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UK's May Makes Deal She Needs to Govern, but Critics Abound

The arrangement drew angry criticism from leaders in Scotland and Wales and from the DUP's rivals in Northern Ireland

Britain's Prime Minister Theresa May (2R) stands with Britain's First Secretary of State Damian Green (R), DUP leader Arlene Foster (2L), DUP Deputy Leader Nigel Dodds (L), as DUP MP Jeffrey Donaldson (3L) shakes hands with Britain's Parliamentary Secretary to the Treasury, and Chief Whip, Gavin Williamson, inside 10 Downing Street in central London on June 26, 2017, photo: Pool/Daniel Leal-Olivas, via AP
By The News Whatsapp Twitter Facebook Share
7 months ago

LONDON – British Prime Minister Theresa May struck a deal with Northern Ireland’s Democratic Unionist Party Monday that is designed to give her minority government enough support in Parliament to endorse her legislative agenda later this week.

The move, made necessary by her Conservative Party’s dismal performance in the June 8 election, came with a high cost: May’s government agreed to a massive injection of funds into Northern Ireland in exchange for Democratic Unionist support.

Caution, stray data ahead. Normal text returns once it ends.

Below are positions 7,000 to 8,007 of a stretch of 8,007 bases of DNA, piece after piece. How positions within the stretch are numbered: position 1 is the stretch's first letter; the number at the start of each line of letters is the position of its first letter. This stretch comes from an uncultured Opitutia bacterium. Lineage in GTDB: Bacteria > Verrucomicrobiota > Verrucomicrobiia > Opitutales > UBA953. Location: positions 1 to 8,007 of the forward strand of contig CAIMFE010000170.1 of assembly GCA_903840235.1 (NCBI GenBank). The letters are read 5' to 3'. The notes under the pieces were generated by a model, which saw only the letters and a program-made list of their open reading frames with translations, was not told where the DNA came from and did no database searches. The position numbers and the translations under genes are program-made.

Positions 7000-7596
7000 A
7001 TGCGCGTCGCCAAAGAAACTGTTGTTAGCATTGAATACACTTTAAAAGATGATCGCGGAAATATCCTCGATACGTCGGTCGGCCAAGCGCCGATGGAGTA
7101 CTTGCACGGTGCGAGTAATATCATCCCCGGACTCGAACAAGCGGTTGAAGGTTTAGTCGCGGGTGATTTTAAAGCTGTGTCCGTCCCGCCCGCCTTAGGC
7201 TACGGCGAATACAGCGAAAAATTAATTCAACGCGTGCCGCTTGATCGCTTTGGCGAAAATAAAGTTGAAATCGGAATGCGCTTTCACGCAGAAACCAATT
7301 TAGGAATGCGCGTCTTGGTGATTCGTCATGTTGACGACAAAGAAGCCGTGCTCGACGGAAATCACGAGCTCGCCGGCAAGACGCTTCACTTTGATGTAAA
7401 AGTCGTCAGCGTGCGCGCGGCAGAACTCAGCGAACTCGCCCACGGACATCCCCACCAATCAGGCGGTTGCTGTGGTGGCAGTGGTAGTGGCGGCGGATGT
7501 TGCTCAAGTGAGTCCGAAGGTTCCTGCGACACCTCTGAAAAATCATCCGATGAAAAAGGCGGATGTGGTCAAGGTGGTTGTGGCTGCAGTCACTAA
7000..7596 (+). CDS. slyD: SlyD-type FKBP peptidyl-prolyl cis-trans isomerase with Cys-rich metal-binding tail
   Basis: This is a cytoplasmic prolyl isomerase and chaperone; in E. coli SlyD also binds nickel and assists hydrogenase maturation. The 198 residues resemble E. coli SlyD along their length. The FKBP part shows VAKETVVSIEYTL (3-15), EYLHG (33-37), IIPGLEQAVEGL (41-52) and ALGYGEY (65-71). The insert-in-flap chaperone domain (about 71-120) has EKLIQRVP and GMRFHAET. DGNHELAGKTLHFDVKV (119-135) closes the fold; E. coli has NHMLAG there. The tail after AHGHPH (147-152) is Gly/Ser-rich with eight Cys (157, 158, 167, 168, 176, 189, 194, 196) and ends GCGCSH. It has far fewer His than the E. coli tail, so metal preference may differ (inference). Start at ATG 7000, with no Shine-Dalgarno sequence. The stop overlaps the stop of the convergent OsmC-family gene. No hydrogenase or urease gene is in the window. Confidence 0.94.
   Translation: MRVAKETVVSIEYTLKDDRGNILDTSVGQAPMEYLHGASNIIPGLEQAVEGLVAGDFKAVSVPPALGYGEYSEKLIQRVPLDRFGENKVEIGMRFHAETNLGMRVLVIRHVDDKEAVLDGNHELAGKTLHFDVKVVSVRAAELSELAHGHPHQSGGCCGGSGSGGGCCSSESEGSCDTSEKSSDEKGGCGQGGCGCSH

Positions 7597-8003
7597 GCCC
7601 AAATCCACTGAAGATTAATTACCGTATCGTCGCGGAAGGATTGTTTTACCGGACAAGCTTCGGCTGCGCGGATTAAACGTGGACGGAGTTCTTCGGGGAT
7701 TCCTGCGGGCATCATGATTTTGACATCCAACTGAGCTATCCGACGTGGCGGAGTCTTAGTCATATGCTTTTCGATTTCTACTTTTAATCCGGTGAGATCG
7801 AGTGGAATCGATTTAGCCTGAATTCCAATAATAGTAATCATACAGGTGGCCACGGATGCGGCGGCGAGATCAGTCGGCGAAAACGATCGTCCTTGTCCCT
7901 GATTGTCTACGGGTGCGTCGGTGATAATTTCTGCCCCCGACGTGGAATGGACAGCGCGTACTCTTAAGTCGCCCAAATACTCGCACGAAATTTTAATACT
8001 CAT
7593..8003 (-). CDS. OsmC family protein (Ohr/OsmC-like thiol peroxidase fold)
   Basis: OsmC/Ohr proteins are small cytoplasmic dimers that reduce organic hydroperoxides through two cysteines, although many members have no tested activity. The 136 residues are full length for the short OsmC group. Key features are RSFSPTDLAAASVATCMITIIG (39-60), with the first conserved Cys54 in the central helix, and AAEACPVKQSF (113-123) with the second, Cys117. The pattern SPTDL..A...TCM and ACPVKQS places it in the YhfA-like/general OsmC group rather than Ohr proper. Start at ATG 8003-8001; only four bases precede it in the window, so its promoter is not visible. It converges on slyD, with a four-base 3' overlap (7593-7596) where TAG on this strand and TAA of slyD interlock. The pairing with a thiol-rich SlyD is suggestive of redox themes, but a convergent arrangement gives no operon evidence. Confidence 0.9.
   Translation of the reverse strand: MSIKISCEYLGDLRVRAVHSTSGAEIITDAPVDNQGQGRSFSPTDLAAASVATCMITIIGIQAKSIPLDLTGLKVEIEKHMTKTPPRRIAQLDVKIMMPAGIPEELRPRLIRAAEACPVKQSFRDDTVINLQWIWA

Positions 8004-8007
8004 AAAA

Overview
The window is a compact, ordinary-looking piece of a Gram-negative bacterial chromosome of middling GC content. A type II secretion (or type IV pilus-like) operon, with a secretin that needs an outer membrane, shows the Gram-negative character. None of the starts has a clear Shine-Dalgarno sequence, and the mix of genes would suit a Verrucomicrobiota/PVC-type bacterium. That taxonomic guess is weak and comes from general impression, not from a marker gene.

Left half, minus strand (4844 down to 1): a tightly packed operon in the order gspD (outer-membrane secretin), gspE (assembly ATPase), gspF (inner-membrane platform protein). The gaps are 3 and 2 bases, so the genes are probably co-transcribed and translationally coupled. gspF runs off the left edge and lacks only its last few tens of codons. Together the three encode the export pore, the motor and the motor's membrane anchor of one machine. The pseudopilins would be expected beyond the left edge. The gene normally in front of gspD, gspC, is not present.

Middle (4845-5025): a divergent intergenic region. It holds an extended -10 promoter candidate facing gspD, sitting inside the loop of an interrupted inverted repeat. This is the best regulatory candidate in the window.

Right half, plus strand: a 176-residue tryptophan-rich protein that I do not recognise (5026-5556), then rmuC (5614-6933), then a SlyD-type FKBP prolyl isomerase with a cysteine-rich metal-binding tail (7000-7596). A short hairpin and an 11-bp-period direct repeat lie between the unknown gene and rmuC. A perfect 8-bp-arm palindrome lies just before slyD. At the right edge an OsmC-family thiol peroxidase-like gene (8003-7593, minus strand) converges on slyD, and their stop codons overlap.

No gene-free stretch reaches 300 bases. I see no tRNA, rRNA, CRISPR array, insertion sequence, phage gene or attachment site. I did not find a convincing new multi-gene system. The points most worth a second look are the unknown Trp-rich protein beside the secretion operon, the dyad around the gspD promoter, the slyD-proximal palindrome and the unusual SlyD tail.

The arrangement drew angry criticism from leaders in Scotland and Wales — who say their countries get little while Northern Ireland will receive a bonanza — and from the DUP’s rivals in Northern Ireland, who said it violates the Good Friday agreement and threatens the future of the power-sharing government there.

Ian Blackford, a leader of the Scottish National Party, said his party would do everything possible to make sure Scotland gets “its fair share” under a formula that prescribes how UK government funds are shared by England, Scotland, Wales and Northern Ireland.

“After weeks of secret backroom negotiations, the Tories have now signed a grubby deal with the DUP,” Blackford said. “For years, the Tories have been cutting budgets and services, but suddenly they have found a magic money tree to help them stay in power.”